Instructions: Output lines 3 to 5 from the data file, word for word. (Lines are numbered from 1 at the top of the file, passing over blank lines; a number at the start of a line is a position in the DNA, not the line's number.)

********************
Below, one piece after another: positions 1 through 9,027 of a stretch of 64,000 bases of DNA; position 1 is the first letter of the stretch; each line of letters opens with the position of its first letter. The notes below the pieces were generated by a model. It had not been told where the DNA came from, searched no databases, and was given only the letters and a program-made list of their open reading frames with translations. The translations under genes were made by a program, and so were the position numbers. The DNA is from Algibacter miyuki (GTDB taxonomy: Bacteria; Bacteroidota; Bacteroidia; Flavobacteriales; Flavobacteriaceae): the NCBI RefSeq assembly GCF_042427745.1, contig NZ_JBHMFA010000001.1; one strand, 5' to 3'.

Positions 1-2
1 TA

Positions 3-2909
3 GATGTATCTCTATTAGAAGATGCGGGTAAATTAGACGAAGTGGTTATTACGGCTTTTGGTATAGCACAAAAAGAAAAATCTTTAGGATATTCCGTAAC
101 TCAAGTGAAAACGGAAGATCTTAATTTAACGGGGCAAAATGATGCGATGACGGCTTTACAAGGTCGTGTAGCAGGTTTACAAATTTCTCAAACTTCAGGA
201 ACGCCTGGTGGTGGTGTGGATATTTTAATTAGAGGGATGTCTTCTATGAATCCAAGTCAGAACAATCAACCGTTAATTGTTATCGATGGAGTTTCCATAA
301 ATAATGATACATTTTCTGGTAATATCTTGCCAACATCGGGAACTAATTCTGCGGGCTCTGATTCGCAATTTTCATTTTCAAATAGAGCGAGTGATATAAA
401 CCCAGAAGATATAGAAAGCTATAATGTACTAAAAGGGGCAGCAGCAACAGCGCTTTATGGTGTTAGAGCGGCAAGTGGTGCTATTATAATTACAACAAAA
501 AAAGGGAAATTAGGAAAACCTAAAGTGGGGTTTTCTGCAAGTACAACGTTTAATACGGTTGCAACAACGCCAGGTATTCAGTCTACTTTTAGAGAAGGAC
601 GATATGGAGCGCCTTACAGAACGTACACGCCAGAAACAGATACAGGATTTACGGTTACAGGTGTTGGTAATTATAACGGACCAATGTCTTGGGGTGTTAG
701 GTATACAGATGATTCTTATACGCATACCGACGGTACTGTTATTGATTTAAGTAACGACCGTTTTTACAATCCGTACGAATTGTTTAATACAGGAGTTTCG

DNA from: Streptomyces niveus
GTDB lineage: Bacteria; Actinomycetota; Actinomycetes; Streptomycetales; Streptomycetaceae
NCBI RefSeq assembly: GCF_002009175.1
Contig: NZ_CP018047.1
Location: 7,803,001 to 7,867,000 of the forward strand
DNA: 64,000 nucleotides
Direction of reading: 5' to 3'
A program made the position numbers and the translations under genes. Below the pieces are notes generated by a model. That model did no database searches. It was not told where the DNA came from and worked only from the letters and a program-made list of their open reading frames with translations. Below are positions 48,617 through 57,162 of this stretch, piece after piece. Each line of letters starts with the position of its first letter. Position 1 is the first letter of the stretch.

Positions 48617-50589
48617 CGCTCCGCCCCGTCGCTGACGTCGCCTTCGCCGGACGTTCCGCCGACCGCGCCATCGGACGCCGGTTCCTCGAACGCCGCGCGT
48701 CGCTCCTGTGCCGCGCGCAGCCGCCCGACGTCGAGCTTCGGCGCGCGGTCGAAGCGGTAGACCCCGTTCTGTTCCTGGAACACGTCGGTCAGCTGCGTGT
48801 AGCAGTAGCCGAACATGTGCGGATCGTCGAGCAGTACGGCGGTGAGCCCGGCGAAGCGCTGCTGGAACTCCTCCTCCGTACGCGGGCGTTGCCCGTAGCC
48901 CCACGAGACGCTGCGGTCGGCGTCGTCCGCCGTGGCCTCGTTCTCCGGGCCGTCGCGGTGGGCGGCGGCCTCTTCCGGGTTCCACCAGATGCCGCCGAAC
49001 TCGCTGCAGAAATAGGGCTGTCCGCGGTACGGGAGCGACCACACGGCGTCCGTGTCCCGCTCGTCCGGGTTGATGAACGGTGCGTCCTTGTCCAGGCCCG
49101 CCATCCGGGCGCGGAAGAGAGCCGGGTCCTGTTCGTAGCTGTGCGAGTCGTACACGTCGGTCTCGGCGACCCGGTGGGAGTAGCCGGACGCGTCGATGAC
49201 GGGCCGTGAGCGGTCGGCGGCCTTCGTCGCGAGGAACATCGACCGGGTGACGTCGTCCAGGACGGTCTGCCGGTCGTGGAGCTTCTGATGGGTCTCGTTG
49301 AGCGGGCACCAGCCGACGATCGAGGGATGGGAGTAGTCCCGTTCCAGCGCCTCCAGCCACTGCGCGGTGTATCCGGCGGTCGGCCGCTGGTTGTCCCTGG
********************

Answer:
1 TA

Positions 3-2909
3 GATGTATCTCTATTAGAAGATGCGGGTAAATTAGACGAAGTGGTTATTACGGCTTTTGGTATAGCACAAAAAGAAAAATCTTTAGGATATTCCGTAAC